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Disinfection of the water supply is an important and cost-effective tool to reduce morbidity and mortality from a wide range of infectious diseases. However, the chemicals used to treat water also can produce potentially toxic compounds known as disinfection by-products (DBPs). A new study shows strong associations between DBP exposure and bladder cancer among individuals who carry inherited variants in three genes (GSTT1, GSTZ1, and CYP2E1) that code for key enzymes that metabolize DBPs [EHP 118(11):1545–1550; Cantor et al.].
DBPs form when disinfectants (such as chlorine) react with organic matter that collects in water (such as algae or humic acids from decayed leaves). Most DBP exposure is due to ingestion of drinking water, although some DBPs can be inhaled or absorbed through the skin during bathing, showering, or swimming in a pool. Laboratory studies show that many DBPs are mutagenic or carcinogenic, but epidemiologic studies to date have revealed only a modest association between DBP exposure and cancer in humans.
In the present study, 595 men and 85 women newly diagnosed with bladder cancer were recruited from 18 hospitals in Spain and matched with controls (622 men and 92 women) who had been hospitalized with conditions thought to be unrelated to bladder cancer. The authors estimated DBP exposure since age 15 years by linking participants’ residential histories with documented and estimated levels of trihalomethanes (THMs)—a DBP often used as a marker for total DBP exposure—in municipal water systems. Participants were genotyped for variations in GSTT1, GSTZ1, and CYP2E1.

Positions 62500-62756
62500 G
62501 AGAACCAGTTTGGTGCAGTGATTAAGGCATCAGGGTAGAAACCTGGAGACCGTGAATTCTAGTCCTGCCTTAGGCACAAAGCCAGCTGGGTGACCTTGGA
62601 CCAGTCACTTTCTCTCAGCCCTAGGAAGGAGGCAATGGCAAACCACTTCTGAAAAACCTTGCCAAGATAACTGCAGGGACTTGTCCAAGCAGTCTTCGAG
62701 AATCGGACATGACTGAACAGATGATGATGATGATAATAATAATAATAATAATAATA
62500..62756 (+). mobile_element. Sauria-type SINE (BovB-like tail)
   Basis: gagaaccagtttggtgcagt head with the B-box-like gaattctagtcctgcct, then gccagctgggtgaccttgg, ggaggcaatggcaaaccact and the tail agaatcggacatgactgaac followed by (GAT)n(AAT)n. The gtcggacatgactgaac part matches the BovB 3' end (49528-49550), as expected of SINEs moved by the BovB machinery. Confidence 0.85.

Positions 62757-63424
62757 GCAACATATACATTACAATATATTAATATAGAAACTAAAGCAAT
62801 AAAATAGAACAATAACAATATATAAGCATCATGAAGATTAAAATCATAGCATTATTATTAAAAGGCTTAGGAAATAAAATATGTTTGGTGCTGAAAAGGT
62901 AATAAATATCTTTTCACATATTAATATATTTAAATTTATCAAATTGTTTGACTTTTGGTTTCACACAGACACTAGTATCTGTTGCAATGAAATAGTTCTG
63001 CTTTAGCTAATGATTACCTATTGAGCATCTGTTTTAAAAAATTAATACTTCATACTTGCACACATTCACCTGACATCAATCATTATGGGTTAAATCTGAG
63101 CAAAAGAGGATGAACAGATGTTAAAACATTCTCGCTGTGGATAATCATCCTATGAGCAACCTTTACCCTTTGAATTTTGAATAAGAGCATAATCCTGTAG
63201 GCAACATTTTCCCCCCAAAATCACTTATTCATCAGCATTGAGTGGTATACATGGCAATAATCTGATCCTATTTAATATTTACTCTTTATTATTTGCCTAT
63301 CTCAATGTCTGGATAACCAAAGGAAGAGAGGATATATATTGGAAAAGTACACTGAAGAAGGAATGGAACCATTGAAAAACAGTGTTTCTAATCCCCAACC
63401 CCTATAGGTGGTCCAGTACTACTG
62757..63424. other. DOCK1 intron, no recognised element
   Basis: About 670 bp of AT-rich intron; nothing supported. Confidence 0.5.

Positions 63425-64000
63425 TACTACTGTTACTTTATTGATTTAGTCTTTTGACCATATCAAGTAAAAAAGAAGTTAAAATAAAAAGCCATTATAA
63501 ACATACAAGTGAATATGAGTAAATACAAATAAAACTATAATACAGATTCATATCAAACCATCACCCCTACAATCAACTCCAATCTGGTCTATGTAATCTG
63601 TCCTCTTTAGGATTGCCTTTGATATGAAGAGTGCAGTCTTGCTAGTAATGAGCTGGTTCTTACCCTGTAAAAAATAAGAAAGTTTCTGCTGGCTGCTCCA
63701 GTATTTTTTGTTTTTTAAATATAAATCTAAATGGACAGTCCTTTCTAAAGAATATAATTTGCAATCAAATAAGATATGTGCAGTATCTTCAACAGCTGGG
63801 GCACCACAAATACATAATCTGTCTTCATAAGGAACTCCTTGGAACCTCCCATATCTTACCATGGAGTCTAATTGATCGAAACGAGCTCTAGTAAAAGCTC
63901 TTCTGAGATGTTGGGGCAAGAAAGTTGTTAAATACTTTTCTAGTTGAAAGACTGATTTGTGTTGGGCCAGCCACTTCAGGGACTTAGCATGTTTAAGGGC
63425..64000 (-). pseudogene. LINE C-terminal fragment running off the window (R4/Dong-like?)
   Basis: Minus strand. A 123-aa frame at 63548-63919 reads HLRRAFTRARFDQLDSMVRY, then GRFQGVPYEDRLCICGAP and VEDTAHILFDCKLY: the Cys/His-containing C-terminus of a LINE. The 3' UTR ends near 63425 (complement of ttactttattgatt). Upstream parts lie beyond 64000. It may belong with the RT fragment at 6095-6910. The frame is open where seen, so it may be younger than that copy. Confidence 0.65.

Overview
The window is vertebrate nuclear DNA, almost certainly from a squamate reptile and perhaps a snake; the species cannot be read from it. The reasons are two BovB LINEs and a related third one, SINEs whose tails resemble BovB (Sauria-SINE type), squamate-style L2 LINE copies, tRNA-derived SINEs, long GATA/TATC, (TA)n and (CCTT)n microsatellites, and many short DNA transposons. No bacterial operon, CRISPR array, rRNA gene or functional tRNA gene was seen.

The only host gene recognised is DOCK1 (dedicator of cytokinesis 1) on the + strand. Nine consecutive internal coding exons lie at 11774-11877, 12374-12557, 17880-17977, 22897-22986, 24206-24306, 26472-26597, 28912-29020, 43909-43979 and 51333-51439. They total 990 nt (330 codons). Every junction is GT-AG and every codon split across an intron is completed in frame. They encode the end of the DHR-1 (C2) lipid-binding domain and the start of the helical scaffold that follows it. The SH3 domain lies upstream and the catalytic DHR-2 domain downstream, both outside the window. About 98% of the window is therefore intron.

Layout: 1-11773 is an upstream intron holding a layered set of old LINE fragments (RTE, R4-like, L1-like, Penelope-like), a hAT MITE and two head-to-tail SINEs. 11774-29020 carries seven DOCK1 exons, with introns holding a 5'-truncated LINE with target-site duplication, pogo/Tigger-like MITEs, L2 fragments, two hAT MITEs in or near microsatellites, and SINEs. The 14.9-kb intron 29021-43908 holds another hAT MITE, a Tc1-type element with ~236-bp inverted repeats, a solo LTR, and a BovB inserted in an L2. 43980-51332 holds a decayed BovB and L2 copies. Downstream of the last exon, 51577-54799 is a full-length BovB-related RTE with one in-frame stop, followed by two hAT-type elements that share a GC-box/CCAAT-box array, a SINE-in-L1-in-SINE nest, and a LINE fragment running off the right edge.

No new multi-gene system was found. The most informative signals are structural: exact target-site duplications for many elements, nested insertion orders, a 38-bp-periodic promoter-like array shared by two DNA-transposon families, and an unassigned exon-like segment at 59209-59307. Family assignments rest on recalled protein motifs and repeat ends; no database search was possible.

Across the study population cancer risk nearly doubled between the highest and lowest levels of DBP exposure, and the association with DBP exposure was even stronger among participants who carried one of three variant genotypes. Smokers also had a higher risk (smoking is the most significant known risk factor for bladder cancer).
One of the genotypes appeared to increase the association between DBPs and bladder cancer codes for the active form of the enzyme glutathione transferase theta-1 (GSTT1), which metabolizes brominated THMs to mutagens. Another increases the activity of cytochrome P450 2E1 (CYP2E1), which catalyzes the primary oxidation of THMs. There is evidence the third genotype may reduce the activity of glutathione transferase zeta-1 (GSTZ1), which transforms haloacetic acids, another type of DBP, to less toxic compounds.
Among individuals who carried both of the GSTT1 and GSTZ1 genotypes noted above (28% of study participants), those with the highest DBP exposure were at a 1.5 times increased risk of bladder cancer compared with carriers with the lowest DBP exposure. These genotypes are relatively common, occurring jointly in more than 20% of the controls in the study population. The findings from this study therefore may have significant public health implications for cancer prevention.